Is Victoria's Secret's Sexy Swim Campaign As Innocent as It Seems?

Is Victoria's Secret's Sexy Swim Campaign As Innocent as It Seems?
From www.justluxe.com, by Marissa Stempien

Victoria’s Secret isn’t even pretending anymore. The lingerie brand knows that sex sells and their latest swimwear campaign for Summer 2015, doesn’t feature much else. If you like hot ladies frocking in the water, writhing around in wet sand and posing on what have to be some very uncomfortable rugged rocks, this commercial is for you. While we obviously don’t slight the campaign’s models like Candice Swanepoel, Lily Aldridge, Lais Ribeiro, Andreea Diaconu, and Nadine Leopold (they’ve got amazing bodies and work hard for them), it made us wonder, what are the implications of what boils down to a seemingly innocent commercial?

Victoria's Secret

The campaign was initially nothing more than a sexy (albeit silly) romp on the beach, until media outlets began publishing their articles and opinions on the video. Men’s publications looked at in a way we (unfortunately) expected. “[Models] all clad in a whole new range of lip-biting swim suits and bikinis, the video contains pretty much everything we’re hoping for this summer,” wrote Esquire. While Elle, a women’s magazine, suggested that “the video is also a well-timed reminder to keep our New Year's resolutions strong,” and “we'd better put the cake balls away and hit the gym.”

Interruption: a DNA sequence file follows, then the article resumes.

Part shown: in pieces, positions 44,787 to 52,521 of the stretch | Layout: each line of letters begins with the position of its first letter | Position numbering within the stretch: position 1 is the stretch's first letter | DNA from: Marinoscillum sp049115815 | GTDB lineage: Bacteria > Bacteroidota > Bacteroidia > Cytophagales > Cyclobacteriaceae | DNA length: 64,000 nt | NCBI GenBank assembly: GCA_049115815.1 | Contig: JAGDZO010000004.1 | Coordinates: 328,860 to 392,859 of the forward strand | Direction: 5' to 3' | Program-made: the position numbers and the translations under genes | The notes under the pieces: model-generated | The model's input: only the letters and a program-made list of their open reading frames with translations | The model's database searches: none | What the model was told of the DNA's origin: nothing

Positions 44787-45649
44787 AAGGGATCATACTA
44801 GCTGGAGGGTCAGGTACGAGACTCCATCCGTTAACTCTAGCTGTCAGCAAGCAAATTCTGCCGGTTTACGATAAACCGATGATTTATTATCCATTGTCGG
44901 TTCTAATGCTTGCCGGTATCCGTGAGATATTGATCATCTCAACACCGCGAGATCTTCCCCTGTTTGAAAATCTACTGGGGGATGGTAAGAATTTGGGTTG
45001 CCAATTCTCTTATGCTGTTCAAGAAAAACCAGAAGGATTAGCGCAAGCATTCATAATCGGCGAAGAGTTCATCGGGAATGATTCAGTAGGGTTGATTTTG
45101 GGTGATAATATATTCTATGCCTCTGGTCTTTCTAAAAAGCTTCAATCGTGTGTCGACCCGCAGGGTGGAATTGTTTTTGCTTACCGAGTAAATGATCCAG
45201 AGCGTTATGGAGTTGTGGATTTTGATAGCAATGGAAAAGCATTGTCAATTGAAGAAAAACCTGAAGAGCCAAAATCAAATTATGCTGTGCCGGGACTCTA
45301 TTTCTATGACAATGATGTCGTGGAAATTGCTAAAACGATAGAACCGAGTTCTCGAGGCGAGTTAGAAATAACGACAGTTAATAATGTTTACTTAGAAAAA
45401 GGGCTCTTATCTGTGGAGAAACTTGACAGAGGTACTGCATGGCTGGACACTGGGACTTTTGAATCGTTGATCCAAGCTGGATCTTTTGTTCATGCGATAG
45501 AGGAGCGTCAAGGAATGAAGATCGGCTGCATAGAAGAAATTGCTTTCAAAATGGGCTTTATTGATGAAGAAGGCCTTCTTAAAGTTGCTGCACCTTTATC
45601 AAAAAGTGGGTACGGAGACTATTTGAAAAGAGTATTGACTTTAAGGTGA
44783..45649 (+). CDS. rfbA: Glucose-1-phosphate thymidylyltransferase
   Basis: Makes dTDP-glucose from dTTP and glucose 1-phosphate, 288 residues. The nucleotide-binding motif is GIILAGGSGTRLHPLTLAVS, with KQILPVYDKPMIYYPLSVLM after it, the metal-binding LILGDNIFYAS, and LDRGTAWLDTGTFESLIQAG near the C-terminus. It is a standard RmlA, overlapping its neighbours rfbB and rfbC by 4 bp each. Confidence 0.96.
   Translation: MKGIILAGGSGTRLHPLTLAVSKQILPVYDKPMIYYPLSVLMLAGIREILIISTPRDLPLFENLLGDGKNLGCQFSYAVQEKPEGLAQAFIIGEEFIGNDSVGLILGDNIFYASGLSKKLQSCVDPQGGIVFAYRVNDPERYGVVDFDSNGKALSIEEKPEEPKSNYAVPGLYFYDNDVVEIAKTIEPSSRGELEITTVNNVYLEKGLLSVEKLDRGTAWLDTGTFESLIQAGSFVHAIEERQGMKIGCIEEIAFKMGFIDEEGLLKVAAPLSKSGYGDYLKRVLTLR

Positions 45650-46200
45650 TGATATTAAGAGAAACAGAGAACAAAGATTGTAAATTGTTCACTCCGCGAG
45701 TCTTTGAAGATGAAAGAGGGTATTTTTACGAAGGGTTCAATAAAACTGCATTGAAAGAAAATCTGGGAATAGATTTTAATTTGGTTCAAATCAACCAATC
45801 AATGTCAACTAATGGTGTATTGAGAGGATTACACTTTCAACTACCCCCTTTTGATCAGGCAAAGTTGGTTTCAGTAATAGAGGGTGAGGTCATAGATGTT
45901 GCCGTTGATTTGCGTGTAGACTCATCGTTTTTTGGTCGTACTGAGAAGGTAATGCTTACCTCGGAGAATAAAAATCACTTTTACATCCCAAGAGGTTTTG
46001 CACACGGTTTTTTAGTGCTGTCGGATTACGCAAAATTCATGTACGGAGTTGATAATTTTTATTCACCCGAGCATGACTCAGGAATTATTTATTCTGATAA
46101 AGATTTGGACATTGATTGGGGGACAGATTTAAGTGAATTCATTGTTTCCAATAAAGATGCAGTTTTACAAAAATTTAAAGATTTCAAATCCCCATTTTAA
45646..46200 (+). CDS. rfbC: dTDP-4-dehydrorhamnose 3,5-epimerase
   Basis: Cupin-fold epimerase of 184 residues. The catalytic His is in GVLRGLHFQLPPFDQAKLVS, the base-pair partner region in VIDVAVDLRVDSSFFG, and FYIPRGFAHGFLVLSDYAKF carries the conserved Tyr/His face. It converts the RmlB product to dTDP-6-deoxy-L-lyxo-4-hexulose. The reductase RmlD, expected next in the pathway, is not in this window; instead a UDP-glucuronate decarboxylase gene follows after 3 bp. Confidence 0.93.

Victoria's Secret

While each writer is entitled to his or her own opinion, the differences that men and women take away from this piece should be surprising considering it’s 2015; by now we should be over these gender-based stereotypes. But stereotypes exist because people buy into them, so sex and insecurity sell. Men see the campaign and think “boobs,” while women see it and feel the need to hit the gym and to lose 10 more pounds, or “put the cake balls away.” There is nothing wrong with feeling the need to exercise or lose some weight—truth be told who wouldn’t want to look like Candice Swanepoel? But instead of immediately comparing ourselves to bikini-clad supermodels, it might be best to remember it's just a commercial intended to sell a product. If it does give us a little more motivation to hit the gym (in order to look hot in our newly procured Victoria's Secret swimsuit) or convinces our boyfriends to buy us one, then really all it has done is exactly what it set out to do: turn a profit.

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